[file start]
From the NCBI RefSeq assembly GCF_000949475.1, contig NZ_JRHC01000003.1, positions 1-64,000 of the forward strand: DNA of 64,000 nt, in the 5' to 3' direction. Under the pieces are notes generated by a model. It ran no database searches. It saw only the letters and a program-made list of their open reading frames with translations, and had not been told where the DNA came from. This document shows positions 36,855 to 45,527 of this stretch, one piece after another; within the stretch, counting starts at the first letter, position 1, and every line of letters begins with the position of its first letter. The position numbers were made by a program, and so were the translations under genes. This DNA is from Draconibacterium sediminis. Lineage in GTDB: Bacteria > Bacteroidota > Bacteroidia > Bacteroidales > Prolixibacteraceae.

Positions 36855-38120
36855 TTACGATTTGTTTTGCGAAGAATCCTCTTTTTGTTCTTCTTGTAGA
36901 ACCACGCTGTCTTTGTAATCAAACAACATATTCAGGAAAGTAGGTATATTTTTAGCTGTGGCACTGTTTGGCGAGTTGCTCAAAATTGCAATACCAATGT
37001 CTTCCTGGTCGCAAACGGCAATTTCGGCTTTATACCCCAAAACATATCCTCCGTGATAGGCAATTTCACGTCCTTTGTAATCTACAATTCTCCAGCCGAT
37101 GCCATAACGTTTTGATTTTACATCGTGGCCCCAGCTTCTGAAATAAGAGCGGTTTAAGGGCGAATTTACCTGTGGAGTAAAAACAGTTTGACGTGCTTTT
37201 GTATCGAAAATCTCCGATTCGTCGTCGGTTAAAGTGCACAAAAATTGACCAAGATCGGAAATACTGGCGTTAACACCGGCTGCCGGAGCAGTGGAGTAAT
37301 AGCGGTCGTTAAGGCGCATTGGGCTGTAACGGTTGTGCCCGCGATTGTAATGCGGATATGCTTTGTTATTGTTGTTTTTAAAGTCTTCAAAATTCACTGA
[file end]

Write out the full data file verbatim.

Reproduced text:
From the NCBI RefSeq assembly GCF_000949475.1, contig NZ_JRHC01000003.1, positions 1-64,000 of the forward strand: DNA of 64,000 nt, in the 5' to 3' direction. Under the pieces are notes generated by a model. It ran no database searches. It saw only the letters and a program-made list of their open reading frames with translations, and had not been told where the DNA came from. This document shows positions 36,855 to 45,527 of this stretch, one piece after another; within the stretch, counting starts at the first letter, position 1, and every line of letters begins with the position of its first letter. The position numbers were made by a program, and so were the translations under genes. This DNA is from Draconibacterium sediminis. Lineage in GTDB: Bacteria > Bacteroidota > Bacteroidia > Bacteroidales > Prolixibacteraceae.

Positions 36855-38120
36855 TTACGATTTGTTTTGCGAAGAATCCTCTTTTTGTTCTTCTTGTAGA
36901 ACCACGCTGTCTTTGTAATCAAACAACATATTCAGGAAAGTAGGTATATTTTTAGCTGTGGCACTGTTTGGCGAGTTGCTCAAAATTGCAATACCAATGT
37001 CTTCCTGGTCGCAAACGGCAATTTCGGCTTTATACCCCAAAACATATCCTCCGTGATAGGCAATTTCACGTCCTTTGTAATCTACAATTCTCCAGCCGAT
37101 GCCATAACGTTTTGATTTTACATCGTGGCCCCAGCTTCTGAAATAAGAGCGGTTTAAGGGCGAATTTACCTGTGGAGTAAAAACAGTTTGACGTGCTTTT
37201 GTATCGAAAATCTCCGATTCGTCGTCGGTTAAAGTGCACAAAAATTGACCAAGATCGGAAATACTGGCGTTAACACCGGCTGCCGGAGCAGTGGAGTAAT
37301 AGCGGTCGTTAAGGCGCATTGGGCTGTAACGGTTGTGCCCGCGATTGTAATGCGGATATGCTTTGTTATTGTTGTTTTTAAAGTCTTCAAAATTCACTGA